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Prenatal risk factors for internalizing and externalizing problems in childhood 
 
Prenatal risk factors for internalizing and externalizing problems in childhood
  Joyce Tien, Gary D. Lewis, Jianghong Liu
 [Abstract] [Full Text] [PDF]   Pageviews: 101 Times
 
Background: A growing body of research has documented the effects of prenatal risk factors on a wide spectrum of adverse off spring health outcomes. Childhood behavior problems, such as externalizing and internalizing problems, are no exception. This comprehensive literature review aims to summarize and synthesize current research about commonly experienced prenatal risk factors associated with internalizing and externalizing problems, with a focus on their impact during childhood and adolescence. Potential mechanisms as well as implications are also outlined.
Data sources: The EBSCO, Web of Science, PubMed, Google Scholar, and Scopus databases were searched for studies examining the association between prenatal risk factors and off spring internalizing/externalizing problems, using keywords ¡°prenatal¡± or ¡°perinatal¡± or ¡°birth complications¡± in combination with ¡°internalizing¡± or ¡°externalizing¡±. Relevant articles, including experimental research, systematic reviews, meta-analyses, cross-sectional and longitudinal cohort studies, and theoretical literature, were reviewed and synthesized to form the basis of this integrative review.
Results: Prenatal risk factors that have been widely investigated with regards to off spring internalizing and externalizing problems encompass health-related risk factors, including maternal overweight/obesity, substance use/abuse, environmental toxicant exposure, maternal infection/inflammation, as well as psychosocial risk factors, including intimate partner violence, and anxiety/depression. Collectively, both epidemiological and experimental studies support the adverse associations between these prenatal factors and increased risk of emotional/behavioral problem development during childhood and beyond. Potential mechanisms of action underlying these associations include hormonal and immune system alterations. Implications include prenatal education, screening, and intervention strategies.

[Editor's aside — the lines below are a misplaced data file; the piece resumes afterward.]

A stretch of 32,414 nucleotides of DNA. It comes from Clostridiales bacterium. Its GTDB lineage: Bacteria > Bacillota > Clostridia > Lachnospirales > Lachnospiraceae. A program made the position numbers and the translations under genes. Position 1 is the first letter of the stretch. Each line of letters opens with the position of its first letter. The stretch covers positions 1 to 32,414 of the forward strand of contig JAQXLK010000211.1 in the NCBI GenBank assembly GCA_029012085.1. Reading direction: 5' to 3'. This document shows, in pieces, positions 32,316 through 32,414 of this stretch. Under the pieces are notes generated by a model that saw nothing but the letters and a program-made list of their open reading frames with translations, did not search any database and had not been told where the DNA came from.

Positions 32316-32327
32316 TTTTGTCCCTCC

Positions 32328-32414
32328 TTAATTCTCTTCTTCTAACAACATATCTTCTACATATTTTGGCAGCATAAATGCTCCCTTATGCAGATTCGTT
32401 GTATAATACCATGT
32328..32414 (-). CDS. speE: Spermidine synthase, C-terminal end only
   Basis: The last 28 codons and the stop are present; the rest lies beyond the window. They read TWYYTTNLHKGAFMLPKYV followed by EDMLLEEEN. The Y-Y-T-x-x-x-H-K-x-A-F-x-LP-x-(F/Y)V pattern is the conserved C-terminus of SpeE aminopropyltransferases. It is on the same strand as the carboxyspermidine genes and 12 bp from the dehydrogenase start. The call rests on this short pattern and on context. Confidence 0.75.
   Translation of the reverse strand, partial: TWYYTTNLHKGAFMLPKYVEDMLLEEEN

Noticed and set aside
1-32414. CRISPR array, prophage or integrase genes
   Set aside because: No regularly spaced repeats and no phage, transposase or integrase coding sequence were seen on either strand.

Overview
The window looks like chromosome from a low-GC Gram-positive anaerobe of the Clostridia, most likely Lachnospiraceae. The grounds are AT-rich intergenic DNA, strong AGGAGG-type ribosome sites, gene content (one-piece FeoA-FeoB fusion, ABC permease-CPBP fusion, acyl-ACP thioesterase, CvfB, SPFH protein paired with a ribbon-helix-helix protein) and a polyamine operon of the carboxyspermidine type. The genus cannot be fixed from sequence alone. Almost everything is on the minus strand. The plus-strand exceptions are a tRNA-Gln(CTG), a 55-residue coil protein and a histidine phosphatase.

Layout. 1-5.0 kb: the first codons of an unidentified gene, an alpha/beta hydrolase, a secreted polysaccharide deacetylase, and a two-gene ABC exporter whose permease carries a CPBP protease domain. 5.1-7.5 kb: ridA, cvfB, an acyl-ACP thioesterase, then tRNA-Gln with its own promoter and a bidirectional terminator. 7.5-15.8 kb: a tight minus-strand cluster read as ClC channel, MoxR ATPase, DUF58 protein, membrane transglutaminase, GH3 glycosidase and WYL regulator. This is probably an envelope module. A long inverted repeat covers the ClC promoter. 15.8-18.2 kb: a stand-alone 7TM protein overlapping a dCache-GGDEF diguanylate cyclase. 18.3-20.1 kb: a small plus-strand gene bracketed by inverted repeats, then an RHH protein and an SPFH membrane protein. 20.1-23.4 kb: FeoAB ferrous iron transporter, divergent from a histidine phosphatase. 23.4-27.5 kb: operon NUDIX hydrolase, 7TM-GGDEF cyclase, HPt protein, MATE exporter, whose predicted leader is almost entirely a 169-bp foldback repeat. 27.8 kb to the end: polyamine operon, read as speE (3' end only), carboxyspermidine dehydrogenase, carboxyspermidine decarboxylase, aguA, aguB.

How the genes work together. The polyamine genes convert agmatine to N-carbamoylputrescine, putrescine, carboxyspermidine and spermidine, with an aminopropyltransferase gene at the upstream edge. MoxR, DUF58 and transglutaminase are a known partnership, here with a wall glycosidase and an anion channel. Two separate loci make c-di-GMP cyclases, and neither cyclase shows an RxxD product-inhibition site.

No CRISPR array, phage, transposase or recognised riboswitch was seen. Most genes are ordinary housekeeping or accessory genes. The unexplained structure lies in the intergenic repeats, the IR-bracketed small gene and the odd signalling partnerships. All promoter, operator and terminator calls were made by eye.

Conclusions: Prenatal risk factors are associated with a constellation of off spring internalizing and externalizing problems. Identifying these risk factors and understanding potential mechanisms will help to develop effective, evidence-based prevention, and intervention strategies.
 
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World Journal of Pediatric Surgery

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